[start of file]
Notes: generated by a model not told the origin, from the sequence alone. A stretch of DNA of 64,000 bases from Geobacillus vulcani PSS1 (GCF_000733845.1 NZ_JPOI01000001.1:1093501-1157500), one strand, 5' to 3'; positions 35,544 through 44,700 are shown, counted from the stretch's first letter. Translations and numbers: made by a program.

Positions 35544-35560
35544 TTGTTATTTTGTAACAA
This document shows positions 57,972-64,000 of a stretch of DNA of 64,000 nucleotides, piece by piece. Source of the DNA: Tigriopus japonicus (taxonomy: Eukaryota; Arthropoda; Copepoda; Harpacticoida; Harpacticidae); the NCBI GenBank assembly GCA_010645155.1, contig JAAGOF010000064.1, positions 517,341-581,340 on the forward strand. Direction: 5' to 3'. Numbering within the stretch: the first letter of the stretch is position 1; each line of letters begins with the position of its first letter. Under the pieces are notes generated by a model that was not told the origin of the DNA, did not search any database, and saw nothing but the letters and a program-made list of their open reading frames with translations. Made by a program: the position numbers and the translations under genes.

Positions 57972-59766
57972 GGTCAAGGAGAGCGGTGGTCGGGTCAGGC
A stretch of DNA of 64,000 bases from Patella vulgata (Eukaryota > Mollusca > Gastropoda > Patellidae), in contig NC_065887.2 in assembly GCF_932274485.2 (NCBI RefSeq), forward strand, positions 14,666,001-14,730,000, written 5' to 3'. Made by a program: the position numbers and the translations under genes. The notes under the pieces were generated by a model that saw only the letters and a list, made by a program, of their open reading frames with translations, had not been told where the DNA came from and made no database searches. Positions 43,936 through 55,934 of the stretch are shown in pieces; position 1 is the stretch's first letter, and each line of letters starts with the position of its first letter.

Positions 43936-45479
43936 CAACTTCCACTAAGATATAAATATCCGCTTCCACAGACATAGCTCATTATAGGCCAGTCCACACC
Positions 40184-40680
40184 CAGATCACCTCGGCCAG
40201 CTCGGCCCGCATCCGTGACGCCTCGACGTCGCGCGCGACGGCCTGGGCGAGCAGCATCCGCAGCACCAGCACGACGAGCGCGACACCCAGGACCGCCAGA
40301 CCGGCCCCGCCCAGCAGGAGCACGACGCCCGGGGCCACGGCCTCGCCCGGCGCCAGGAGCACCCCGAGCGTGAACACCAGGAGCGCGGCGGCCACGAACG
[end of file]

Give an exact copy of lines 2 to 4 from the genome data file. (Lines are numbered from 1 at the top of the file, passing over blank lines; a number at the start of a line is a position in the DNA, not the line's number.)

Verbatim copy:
Positions 35544-35560
35544 TTGTTATTTTGTAACAA
This document shows positions 57,972-64,000 of a stretch of DNA of 64,000 nucleotides, piece by piece. Source of the DNA: Tigriopus japonicus (taxonomy: Eukaryota; Arthropoda; Copepoda; Harpacticoida; Harpacticidae); the NCBI GenBank assembly GCA_010645155.1, contig JAAGOF010000064.1, positions 517,341-581,340 on the forward strand. Direction: 5' to 3'. Numbering within the stretch: the first letter of the stretch is position 1; each line of letters begins with the position of its first letter. Under the pieces are notes generated by a model that was not told the origin of the DNA, did not search any database, and saw nothing but the letters and a program-made list of their open reading frames with translations. Made by a program: the position numbers and the translations under genes.